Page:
Hinds County Chancery Court Judge Dewayne Thomas ruled Wednesday that a group of parents, the state’s charter school association and Midtown Public Charter School can intervene in a lawsuit that threatens funding for Mississippi charter schools.
In July, the Southern Poverty Law Center and some parents of Jackson Public School District students filed a lawsuit in Hinds County Chancery Court challenging the constitutionality of charter school funding in Mississippi. Republican Gov. Phil Bryant, the Mississippi Department of Education and the JPS are listed as defendants in the case.
The state’s 2013 charter school law allows charters to receive money from the school district where they are located and from Mississippi Department of Education per-pupil funds.
“These parents just want a voice in this proceeding,” said Mike Hurst, director of the nonprofit Mississippi Justice Institute, who is representing the parents. “If the Southern Poverty Law Center is successful, the charter schools will be shut down and these parents will have to send their children to schools that aren’t meeting their needs.”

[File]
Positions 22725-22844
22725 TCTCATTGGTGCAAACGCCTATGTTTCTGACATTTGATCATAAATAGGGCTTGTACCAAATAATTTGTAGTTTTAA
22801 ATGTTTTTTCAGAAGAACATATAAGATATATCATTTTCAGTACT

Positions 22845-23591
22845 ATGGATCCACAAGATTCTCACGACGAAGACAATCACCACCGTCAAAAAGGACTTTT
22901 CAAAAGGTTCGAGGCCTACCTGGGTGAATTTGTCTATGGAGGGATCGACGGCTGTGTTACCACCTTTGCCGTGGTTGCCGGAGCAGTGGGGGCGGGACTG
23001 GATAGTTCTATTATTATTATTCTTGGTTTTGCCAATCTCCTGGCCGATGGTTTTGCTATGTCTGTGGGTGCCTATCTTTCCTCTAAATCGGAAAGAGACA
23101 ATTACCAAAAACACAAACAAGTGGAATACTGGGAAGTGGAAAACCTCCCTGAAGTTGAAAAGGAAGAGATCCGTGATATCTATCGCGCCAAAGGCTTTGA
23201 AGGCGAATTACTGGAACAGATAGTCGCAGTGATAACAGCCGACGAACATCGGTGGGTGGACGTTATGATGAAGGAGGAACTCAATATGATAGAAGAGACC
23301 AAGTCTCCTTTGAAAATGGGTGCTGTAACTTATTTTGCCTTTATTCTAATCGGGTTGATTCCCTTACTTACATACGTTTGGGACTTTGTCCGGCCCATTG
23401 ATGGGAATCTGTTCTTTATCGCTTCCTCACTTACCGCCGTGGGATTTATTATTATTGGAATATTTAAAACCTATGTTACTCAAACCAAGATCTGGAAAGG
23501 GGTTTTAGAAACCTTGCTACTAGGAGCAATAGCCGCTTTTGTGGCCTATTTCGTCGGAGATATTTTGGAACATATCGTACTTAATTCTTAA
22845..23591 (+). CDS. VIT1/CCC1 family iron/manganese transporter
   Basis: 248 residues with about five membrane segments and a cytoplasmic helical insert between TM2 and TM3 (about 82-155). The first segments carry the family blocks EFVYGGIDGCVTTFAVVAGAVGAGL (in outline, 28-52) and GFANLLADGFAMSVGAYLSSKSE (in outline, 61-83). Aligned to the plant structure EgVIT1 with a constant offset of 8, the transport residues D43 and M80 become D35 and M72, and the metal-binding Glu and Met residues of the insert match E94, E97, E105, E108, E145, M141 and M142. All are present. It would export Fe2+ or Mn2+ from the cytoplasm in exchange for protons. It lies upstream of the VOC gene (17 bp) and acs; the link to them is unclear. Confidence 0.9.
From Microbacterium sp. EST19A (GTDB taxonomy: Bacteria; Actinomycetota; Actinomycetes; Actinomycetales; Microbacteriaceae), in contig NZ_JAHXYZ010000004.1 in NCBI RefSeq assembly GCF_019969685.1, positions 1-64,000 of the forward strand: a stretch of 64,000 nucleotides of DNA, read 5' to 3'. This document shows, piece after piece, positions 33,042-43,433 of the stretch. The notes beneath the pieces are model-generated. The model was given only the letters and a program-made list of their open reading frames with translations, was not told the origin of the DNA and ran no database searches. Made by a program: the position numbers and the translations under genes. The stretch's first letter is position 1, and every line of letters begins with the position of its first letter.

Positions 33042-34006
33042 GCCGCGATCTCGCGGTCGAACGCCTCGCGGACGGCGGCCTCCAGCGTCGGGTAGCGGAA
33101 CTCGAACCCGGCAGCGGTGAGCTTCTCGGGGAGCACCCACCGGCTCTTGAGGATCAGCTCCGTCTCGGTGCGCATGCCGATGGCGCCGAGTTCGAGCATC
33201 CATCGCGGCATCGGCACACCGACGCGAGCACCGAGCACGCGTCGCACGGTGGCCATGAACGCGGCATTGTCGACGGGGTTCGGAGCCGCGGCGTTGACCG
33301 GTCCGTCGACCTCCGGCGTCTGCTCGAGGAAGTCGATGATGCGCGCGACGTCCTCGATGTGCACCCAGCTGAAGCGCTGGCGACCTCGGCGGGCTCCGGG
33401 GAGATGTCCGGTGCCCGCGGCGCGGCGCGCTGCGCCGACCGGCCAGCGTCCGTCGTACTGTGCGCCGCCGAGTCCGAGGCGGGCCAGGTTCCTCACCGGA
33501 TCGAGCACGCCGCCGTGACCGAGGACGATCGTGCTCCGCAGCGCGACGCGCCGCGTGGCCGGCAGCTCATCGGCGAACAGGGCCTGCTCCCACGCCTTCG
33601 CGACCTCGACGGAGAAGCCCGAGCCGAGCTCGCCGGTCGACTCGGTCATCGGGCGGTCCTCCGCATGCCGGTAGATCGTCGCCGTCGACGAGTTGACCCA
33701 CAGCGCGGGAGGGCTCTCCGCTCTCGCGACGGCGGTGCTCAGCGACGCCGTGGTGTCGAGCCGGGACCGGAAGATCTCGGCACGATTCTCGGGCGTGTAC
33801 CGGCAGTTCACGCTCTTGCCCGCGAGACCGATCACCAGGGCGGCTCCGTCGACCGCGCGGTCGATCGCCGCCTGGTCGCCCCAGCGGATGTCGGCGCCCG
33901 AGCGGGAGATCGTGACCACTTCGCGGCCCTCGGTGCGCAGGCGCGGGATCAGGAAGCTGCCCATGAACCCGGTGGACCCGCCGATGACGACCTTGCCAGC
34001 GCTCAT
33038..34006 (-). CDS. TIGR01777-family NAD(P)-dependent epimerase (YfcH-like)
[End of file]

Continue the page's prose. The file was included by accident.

All three of the state’s charters are located within the boundaries of the Jackson Public School District, which earned a D-grade in the latest school accountability ratings by the state Education Department.
Michael Bentley, counsel for Midtown Public Charter School, said an adverse ruling in the case could cost the school $890,000 a year.
The SPLC’s attorney, Lydia Wright, argued that intervention by the three parties was unnecessary because the rights of the parents, the association and Midtown were represented by the attorney general and would only clog up the proceedings with “more bodies and more paperwork.” The SPLC has filed for a ruling of summary judgement in the case.
The JPS concurred with all of the SPLC’s legal points in its July response to the lawsuit.
The trial could begin as early as next spring.
The lawsuit says the existence of the three charters resulted in $1.85 million being transferred from JPS coffers in violation of the state’s constitution because the charters are not subject to regulation from the JPS board or the Mississippi Department of Education. The lawsuit also says that with the addition of a third school charter school, Smilow Prep, that opened this fall, the amount of money sent to charter schools by the JPS could be as much as $4 million.
A state board, the Mississippi Charter School Authorizer Board, approves applications from charter operators and regulates them. While the SPLC lawsuit decries the growth of charters as a threat to public school funding, the board declined to authorize any new charters this year.
An Ohio-based school operator’s bid to open three elementary schools in Jackson was rejected by a 4-2 vote, and a New Orleans-based operator withdrew its proposal before it reached a vote.